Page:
Kyabram Free Press
Ben is still kicking goals
Whether it has been with a cricket bat, irrigation pipe, calculator or football in his hand, Ben Langley has always managed to find a way of kicking a goal.
He is continuing to do so in his current role as the Bendigo Community Bank branch manager at Kyabram.
Ben has managed to further build on the reputation he says he inherited courtesy of his father’s sporting and business connections in the town.
“I think because Dad was well known, and liked, it made life a bit easier for me,” Ben said from his office at the soon to be six-year-old community bank branch.
Ben is the youngest of four siblings who arrived in Kyabram with their parents, Noel (known as “Bones”) and Jean Langley, when he was a primary schooler.
Noel Langley coached football at Kyabram, Girgarre and Stanhope – including a 1971 Kyabram District Football League Mcnamara Medal – ran an irrigation business for 25 years in Kyabram and up until the early 2000s had been a pillar of the Campaspe community.
“Mum and Dad moved to Bendigo about 13 years ago,” Ben said.
When the new community bank branch in Kyabram was looking for a manager it wasn’t any surprise the name Langley soon found its way to the top of the heap.
“We opened the doors here in March 2016. I was the first manager of the branch,” Ben said.
Now living in Moama with wife Penny and their three children, 17-year-old Connor, Jorja, 14, and eight-year-old Bronte, Ben looks back fondly on his formative years in the town.
His three siblings all live elsewhere, sisters Tara and Carla in Torquay and Bendigo, while elder brother Matt is in Darwin.
Ben’s first job out of school was, in fact, with his father’s business before moving into the finance industry with Banksia and the financial planning arm of M&S Accounting.
He completed the obligatory football in winter and cricket in summer with Kyabram and Fire Brigade.
His first senior game was under Goulburn Valley League legend Des Campbell in 1993, when Kyabram was unbeaten through the homeand-away season, only to lose finals in successive weeks.
He captained Kyabram for two seasons late in the 1990s after having played in the 1996 premiership with the club. Both years the team made the finals, but couldn’t repeat the flag success.
His final two seasons, 1998 and 1999, were interrupted by knee injuries, which led to his retirement as a 26-year-old. He finished with more than 100 games for the club.
Ben moved to Bendigo in 2001 to work with the Bendigo Bank.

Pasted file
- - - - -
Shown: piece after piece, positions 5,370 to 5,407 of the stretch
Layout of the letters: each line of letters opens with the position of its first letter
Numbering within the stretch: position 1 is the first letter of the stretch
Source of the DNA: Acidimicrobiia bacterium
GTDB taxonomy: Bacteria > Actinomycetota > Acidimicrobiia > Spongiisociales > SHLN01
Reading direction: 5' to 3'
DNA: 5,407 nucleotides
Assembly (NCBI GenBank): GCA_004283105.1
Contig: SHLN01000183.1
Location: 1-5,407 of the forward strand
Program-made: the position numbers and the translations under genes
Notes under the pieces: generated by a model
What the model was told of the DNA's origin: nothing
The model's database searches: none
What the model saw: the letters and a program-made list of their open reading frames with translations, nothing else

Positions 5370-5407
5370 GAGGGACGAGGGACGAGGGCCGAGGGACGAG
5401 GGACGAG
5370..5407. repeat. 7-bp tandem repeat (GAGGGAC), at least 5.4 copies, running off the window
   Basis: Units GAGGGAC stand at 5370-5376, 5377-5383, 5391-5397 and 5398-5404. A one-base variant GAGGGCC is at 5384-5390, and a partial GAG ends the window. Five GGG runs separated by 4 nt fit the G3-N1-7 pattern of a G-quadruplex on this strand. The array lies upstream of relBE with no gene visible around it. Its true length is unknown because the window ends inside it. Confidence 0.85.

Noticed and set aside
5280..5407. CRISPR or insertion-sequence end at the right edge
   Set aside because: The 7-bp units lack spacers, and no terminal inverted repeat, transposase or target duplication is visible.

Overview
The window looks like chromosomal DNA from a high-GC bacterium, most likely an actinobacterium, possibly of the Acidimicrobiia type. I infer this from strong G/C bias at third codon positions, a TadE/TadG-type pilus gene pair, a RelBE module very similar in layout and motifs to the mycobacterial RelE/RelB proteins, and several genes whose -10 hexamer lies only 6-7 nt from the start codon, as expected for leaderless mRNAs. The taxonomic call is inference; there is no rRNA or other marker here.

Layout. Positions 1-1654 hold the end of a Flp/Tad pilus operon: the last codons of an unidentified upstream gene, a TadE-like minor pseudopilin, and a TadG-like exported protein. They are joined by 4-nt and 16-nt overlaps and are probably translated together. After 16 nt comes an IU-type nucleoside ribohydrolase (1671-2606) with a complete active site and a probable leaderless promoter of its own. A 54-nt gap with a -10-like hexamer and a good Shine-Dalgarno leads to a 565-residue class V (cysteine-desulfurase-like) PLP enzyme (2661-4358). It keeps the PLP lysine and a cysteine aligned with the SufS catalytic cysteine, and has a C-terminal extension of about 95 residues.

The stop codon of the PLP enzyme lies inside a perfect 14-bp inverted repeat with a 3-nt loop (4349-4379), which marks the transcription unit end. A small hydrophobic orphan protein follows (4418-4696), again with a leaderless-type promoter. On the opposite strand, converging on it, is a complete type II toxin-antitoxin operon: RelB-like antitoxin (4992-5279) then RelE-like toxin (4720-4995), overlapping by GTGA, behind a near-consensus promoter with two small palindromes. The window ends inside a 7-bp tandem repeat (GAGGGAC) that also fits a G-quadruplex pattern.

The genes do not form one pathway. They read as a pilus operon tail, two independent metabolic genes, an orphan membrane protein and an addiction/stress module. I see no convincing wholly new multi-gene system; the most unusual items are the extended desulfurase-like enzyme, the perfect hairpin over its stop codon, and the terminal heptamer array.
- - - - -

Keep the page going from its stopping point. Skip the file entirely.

It’s now 20 years that he has been with the company, having started as a teller before taking on a branch management role.
“My first community bank job was as manager at Tongala, but I’ve also worked at Echuca, and now Kyabram,” he said.
The realisation of a community bank in Kyabram came as a result of strong support from locals.
“To get a community branch up and running there needs to be a certain amount of shareholder capital raised,” he said.
“There is certainly a sense of ownership with the community bank.”
Ben works closely with the branch’s eight board members, which include chairman Vince Curtis, draftsman Dale Denham, accountant Brent Sutton, Dr Michael Mcqueen Thompson, pharmacist Rory Kerr, farmer Ian Hamono, G-M Water accountant John De Girolamo and businessman David Blake.
“There is a cross section of the community represented on the board,” Ben said.
“The board meets monthly. I think we’ve only had two changes in the six years of the branch and only one staff change in that whole time.”
With, in many instances, the big four banks moving out of country towns, or reducing hours, the Bendigo Bank’s role has increased in regional towns.
The Kyabram branch has exceeded the initial expectations of the board, with the community buyin described as “brilliant” by the branch manager.
“It was initially a leap of faith, to take on the manager’s role having come from an established branch,” Ben said.
“It probably has worked very well in terms of the contacts I had by growing up in town.
“We’ve contributed to a lot in the five years: the tower painting project, Warramunda Village, the fauna park, along with developments at the Northern Oval and other community and sporting organisations.
“And our team of Jude Sperling, Jenny Johnson, Melissa Roberts, Alistair Wall and Meghan Wardrop have been terrific. Having the consistency at board level, and with the staff, has definitely helped.”
Weekends, in winter at least, are spent at Picola, where all three of his children play their sport.
The three Langley children are at Echuca College and Echuca’s 208 primary school.
Fishing provides Ben with a break from the finance industry, but lockdown has certainly presented its fair share of challenges.
“Often the trip from Kyabram to Moama took in excess of an hour due to having to wait in vehicle queues to get across the bridge,” he said.
“I think the longest it’s taken me from Ky was an hour and a half.”
Ben said he saw a strong future for the community bank as people continued to recognise that it was a long-term relationship the board was looking for with the community.